Why was child Labour used in the industrial revolution?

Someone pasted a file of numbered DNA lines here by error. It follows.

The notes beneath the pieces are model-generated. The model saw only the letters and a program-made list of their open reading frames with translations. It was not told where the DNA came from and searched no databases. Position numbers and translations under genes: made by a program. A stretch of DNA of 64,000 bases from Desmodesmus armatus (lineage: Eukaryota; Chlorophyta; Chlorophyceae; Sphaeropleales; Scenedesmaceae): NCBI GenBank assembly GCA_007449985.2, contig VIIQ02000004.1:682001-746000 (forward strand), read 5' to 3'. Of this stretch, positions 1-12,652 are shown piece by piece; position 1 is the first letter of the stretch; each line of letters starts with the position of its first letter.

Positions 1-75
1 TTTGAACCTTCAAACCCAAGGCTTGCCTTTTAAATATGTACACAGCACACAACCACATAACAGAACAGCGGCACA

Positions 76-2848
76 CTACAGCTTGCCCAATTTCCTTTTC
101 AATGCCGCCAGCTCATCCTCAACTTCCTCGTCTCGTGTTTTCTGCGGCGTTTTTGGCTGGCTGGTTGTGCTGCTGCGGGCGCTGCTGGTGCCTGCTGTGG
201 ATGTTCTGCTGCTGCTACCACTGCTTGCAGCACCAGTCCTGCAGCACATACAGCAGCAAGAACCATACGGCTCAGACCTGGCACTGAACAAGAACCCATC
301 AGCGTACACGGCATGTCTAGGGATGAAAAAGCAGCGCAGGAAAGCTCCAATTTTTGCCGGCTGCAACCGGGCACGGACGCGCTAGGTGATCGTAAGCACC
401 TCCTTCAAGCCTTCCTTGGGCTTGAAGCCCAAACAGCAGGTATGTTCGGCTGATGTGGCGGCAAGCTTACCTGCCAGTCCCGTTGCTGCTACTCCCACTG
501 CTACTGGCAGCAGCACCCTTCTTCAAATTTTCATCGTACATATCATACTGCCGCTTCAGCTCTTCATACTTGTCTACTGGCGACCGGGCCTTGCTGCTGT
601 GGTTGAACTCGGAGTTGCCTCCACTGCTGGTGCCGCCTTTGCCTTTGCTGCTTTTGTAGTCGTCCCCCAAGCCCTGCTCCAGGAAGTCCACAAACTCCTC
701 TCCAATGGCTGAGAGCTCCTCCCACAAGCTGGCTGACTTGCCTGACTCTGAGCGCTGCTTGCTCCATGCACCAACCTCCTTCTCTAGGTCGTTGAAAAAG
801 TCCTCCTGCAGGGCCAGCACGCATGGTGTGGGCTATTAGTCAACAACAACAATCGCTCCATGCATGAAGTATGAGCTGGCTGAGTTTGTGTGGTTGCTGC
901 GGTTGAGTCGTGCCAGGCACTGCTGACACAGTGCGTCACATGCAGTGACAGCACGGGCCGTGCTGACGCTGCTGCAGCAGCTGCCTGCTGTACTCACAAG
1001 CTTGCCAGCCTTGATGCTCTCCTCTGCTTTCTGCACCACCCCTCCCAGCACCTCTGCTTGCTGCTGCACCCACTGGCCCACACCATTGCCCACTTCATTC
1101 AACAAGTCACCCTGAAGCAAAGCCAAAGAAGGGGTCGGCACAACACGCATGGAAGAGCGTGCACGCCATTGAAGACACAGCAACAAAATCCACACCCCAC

First, children generally made considerably less than adults did for doing the same work. Finally, children were hired during the Industrial Revolution because they naturally smaller and could fit into tighter spaces. This was especially important in the new mechanized factories of the late 18th century.Click to see full answer. Also asked, how did child Labour end in the Industrial Revolution?Legislation. The campaign against child labour culminated in two important pieces of legislation – the Factory Act (1833) and the Mines Act (1842). In effect, these two Acts brought the industrial districts into line with the rest of the country and brought an end to the systematic employment of young children.Likewise, what were the benefits of child labor for factory owners? Their small statures allowed them in climb into tight spaces in mines. Their nimble hands could work machines easier than adults. These advantages gave factory owners and miners every reason to hire children. Working conditions in factories and mines were harsh. Also, why did parents allow child labor? The Supply of Child Labor The most common explanation for the increase in supply is poverty – the family sent their children to work because they desperately needed the income. Parents had worked when they were young and required their children to do the same.Who started child labor?The rise of child labor in the United States began in the late 1700s and early 1800s. When the Industrial Revolution started, many families had to find someone to work or they wouldn’t survive. When European immigrants came they weren’t strangers to hard work.

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